The bond market’s historic 30-plus-year bull run is dead, if you believe the Federal Reserve really is in the throes of a multihike interest-rate increase cycle.

And depending on how Trumponomics plays out in terms of trade and tariffs, there’s a better than even chance that the U.S. dollar faces a “come to Jesus” meeting in the near future … or that inflation takes off. Or both.

In whatever situation, hard assets will be the winning investment in the years ahead.

La Estancia is a high-quality option because of the caliber of this project and a destination that is so far off the radar that, during my week in town, I didn’t even see a contrail in the sky — meaning Cafayate isn’t even under intercontinental flight paths.

I’m so convinced of the quality of this development that I’m heading back to Argentina to speak at a small conference there in March, during the harvest festival, when all the local vineyards are bringing in the season’s grapes. (La Estancia is also offering properties at a 15% discount during the event.)

If you want to see for yourself why La Estancia de Cafayate is a special place — or just see the beauty of northern Argentina and taste some truly top-quality wines — you should consider joining me for the event. If you’re interested, email Juan Larrañga at

Hope to see you there and share a glass of Torrontés, the white wine made famous here.

Until next time, good trading…

Jeff D. Opdyke

Editor, Total Wealth Insider

Editor’s Note: I, along with a few esteemed colleagues, publish our insight in an e-letter called Sovereign Investor Daily. Every afternoon, we send you our very best ideas to help protect and grow your wealth. Sign up below for free.

Artiicle by Banyan Hill

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1 Comment on "Argentina’s Hidden Gem"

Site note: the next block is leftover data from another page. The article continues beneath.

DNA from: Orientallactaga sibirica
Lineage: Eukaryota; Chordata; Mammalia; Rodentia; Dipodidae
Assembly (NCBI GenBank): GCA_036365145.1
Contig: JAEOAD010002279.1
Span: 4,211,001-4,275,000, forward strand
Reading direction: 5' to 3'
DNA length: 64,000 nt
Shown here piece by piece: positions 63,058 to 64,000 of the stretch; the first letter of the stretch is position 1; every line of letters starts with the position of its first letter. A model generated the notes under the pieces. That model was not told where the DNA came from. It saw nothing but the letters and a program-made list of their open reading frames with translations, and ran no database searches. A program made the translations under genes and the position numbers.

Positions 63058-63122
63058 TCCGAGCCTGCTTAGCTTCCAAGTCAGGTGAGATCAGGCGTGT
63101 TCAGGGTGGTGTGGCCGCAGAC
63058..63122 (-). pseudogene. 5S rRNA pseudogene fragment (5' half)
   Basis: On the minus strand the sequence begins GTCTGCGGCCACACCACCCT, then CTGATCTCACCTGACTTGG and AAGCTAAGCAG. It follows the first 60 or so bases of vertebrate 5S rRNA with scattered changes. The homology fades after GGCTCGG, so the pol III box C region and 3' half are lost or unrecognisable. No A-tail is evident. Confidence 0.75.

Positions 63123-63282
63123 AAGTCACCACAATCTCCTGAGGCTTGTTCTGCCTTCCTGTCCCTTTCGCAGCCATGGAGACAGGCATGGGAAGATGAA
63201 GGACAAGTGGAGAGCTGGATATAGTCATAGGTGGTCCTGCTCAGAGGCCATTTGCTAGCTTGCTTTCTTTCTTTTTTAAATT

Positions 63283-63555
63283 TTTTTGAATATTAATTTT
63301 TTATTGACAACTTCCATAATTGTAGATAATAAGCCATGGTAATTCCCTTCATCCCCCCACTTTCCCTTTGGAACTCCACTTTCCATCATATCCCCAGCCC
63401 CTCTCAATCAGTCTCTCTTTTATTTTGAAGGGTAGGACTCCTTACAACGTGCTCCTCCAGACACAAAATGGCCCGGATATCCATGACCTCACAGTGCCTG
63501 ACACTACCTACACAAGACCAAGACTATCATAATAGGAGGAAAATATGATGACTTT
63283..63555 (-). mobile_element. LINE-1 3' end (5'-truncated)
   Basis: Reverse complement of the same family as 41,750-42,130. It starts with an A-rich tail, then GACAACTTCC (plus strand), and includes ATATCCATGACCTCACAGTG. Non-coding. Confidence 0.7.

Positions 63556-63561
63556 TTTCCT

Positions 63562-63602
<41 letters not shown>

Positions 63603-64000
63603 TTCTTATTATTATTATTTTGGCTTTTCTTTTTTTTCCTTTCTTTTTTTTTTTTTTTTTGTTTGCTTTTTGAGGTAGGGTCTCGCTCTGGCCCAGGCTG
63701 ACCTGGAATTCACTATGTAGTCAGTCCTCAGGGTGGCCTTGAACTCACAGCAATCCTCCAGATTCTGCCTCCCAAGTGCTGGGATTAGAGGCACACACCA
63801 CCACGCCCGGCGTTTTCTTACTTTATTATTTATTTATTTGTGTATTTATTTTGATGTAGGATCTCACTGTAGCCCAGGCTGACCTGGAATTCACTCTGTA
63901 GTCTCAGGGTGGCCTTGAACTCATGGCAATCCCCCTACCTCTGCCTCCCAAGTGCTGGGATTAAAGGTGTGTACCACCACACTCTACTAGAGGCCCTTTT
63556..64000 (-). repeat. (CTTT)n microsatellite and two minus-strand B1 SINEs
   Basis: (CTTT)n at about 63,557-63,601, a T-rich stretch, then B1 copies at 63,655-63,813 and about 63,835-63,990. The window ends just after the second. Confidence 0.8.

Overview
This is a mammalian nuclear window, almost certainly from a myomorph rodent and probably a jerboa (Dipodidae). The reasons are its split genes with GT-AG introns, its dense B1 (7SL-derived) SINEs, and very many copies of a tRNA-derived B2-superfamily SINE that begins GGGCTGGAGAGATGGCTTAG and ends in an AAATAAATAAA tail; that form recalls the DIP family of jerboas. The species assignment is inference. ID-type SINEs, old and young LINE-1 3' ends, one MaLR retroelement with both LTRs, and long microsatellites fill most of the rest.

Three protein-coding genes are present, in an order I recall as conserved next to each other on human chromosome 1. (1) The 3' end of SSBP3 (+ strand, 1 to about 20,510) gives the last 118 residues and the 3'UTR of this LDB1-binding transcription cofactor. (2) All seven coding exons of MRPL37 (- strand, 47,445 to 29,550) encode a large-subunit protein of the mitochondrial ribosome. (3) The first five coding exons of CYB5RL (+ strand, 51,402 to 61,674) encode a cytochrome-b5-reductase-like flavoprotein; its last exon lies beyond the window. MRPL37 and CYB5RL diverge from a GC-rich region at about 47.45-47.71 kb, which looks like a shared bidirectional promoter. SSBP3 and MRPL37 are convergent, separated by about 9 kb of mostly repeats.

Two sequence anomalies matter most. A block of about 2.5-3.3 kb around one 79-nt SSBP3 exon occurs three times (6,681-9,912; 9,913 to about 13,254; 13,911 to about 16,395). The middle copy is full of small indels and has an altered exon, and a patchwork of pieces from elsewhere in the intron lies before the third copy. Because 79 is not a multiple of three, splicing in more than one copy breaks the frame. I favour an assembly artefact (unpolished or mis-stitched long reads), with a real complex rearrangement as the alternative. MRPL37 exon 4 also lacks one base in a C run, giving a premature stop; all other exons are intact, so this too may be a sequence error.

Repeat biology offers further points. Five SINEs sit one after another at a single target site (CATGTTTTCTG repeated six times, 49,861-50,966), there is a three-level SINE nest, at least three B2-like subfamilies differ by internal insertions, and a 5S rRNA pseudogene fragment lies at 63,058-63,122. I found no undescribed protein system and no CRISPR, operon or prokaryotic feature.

1. “….let me assure you that Argentina is a safe place to invest,..” I am still laughing. That has to be one of the silliest comments to ever appear in print. It’s the kind of snake-oil line you hear from someone with something to sell and no scruples about deceit in selling it.

    Last night the relative humidity in Cafayate was over 90 percent.

    For those who have been sleeping for the past 30 years, Argentina is notoriously unreliable and often downright hostile to investors and property owners. The justice system here simply does not protect foreign investors. Confiscation or appropriation of businesses by Argentine governments is hardly even newsworthy. Prices for consumer items are so high here that there are lines of Argentine cars waiting for 10 hours to get into Chile for purchases (where they pay the 19 percent VAT). Default is a way of life here. When a government in Argentina runs out of money it dips into the pockets and accounts of private funds, followed by rioting and looting. And just because there is a “new” (and wholly inept) government that has made some unworkable promises but precious little actual progress, remember that this is still Latin America and governments change like the weather, only worse. Argentina is in recession, beset by high levels of crime, bathed in corruption (including the famously compromised police), rising drug trafficking, dealing with a failing education system and excessive taxation, confronted by a hostile workforce with high unemployment, and let’s not forget that inflation here was over 40 percent for last year. Argentina is now borrowing billions of dollars from foreign sources at high interest rates to pay for its heavy burdens of social plans and previous debt, and soon will discover that it won’t be able to service those loans. Safe place to invest, my eye.